Shades of Hope…in “The Niceties”

In “The Niceties,” now in its run at the Geffen Playhouse, Zoe Reed (Jordan Boatman) appears to be coming into her own, as an African American millennial and a promising, intelligent undergrad…until the fateful day she meets one on one with distinguished professor Janine Bosko (Lisa Banes), who seems comfortably ensconced in the privileged upper class world of academia…and an intense meeting of the minds ensues. One memorable line of dialogue is when Zoe confidently expresses, “I know how race and human experience affects people…our history is part of the American story,” basically comparing empathy and life experience to book smarts. All order, pride, and sense of capability in both their lives pulls the rug from under them, as each undermines the other. As Janine scrutinizes and critiques Zoe’s latest paper, her reputation as a bright, aspiring student is threatened; she feels racially discriminated against, crushed and backed against the wall (behind her a symbolic portrait of George Washington), and she goes into fight or flight mode, clicking ‘record’ on her cell phone, for documentation if necessary. Fast forward to act 2, where the two revisit the toxic situation, and together realize that compassion, mutual respect, and ultimate healing will only come with understanding each other, letting go of hurts and pre judgments, and giving each other the space and ability to gain self awareness and forgiveness. The play shows how a strong, smart, sharp black woman can pose a threat to an established Ivy League elite university, yet thrive and bring her own agenda to the forefront. It is no surprise that “The Niceties” is written and directed by women (Eleanor Burgess and Kimberly Senior, respectively), and their essential need to examine this most timely of topics in a theatrical format. A young woman of color, with a long history and backstory of her ancestors as victims and slaves seems the catalyst for this production. Her encounter with this professor, whom she more than once, calls ‘racist,’ gives her pause and a chance to finally step into her own, embrace her identity, although she now and again takes one step forward and two steps back, as Janine is now on unpaid leave from her position, while Zoe sheepishly admits, “with all these expectations, I just feel like sitting on the couch, watching Netflix!” The dialogue throughout the show is comparable to a strategic chess game of life, where each player thinks five minutes ahead of her next argument, all the while reflecting on her past moves. So many moments include crystal clear language, gestures, and mannerisms, depicting the two actors riding a wave, and holding strong. The play clearly reveals character development, and despite resentment and bitterness toward each other, they maintain composure and eye contact. Each tells her side of the story, and Zoe, without feeling the slightest of being shamed or bullied, calls out her professor’s wrongdoings, and takes ownership without feeling ostracized. References to modern day politics and leaders, such as Obama and Hilary Clinton (the play is set in 2016 pre election) add to the relevancy of the story. States playwright Burgess, “the play is metaphorical in that it’s white America and black America locked in a room together trying to agree about what America is.” In some way this is a mentor/role model and mentee/student relationship with each connecting and learning from the other while confronting and challenging each other as well. The audience is an active participant in the dialogue onstage as well, often feeling a range of emotions and catharsis, such as anger, excitement, & fear. Quite a ride, indeed.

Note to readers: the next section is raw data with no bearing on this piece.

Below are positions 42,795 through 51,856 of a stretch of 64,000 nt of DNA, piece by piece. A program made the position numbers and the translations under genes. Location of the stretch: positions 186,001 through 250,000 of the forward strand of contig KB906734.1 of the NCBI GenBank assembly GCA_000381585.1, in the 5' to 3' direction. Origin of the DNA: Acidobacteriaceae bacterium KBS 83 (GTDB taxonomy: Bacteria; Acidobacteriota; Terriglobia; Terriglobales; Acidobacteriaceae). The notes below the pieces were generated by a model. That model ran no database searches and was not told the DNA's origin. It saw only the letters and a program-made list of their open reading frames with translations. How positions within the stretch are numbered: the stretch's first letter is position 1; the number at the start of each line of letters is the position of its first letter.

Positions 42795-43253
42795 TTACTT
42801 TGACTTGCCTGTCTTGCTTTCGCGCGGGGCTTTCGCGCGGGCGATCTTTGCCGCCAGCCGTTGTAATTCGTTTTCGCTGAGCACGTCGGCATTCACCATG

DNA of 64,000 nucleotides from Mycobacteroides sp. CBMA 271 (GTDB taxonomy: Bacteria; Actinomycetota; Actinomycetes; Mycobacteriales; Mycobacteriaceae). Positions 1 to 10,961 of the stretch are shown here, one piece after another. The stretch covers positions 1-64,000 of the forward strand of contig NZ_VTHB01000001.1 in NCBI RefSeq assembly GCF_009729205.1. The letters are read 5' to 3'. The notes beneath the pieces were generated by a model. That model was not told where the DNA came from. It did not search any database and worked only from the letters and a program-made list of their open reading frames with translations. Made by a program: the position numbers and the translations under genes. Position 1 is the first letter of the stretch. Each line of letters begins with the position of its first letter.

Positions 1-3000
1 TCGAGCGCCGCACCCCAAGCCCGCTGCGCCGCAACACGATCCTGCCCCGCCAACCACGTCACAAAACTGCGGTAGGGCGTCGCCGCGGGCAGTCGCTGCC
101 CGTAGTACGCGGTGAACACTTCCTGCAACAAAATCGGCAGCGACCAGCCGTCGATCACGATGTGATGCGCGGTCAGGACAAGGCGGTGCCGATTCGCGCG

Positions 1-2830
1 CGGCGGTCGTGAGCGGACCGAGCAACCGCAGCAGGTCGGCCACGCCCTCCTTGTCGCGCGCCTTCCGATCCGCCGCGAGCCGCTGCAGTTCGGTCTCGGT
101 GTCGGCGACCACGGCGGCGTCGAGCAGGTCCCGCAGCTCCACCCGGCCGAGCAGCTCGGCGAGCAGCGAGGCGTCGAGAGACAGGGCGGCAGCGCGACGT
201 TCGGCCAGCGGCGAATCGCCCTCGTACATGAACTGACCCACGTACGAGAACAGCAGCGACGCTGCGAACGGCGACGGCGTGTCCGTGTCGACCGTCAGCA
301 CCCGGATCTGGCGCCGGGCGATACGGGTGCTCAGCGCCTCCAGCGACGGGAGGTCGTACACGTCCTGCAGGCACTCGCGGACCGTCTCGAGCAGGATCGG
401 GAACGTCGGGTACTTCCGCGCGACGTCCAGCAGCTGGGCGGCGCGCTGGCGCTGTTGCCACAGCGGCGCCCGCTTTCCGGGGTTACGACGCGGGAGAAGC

Through May 12
Tues Wed Thurs Fri 8pm
Sat 3pm and 8pm
Sun 2pm and 7pm
Geffen Playhouse
10886 Le Conte Ave
(310) 208-5454

About Bonnie Priever Curtain Up!

I am a theatre reviewer extraordinairre. I attend and cover theatres ranging from large to small venues, and every subject from musical theatre to dramatic presentations. Also please check out my reviews at and my email is
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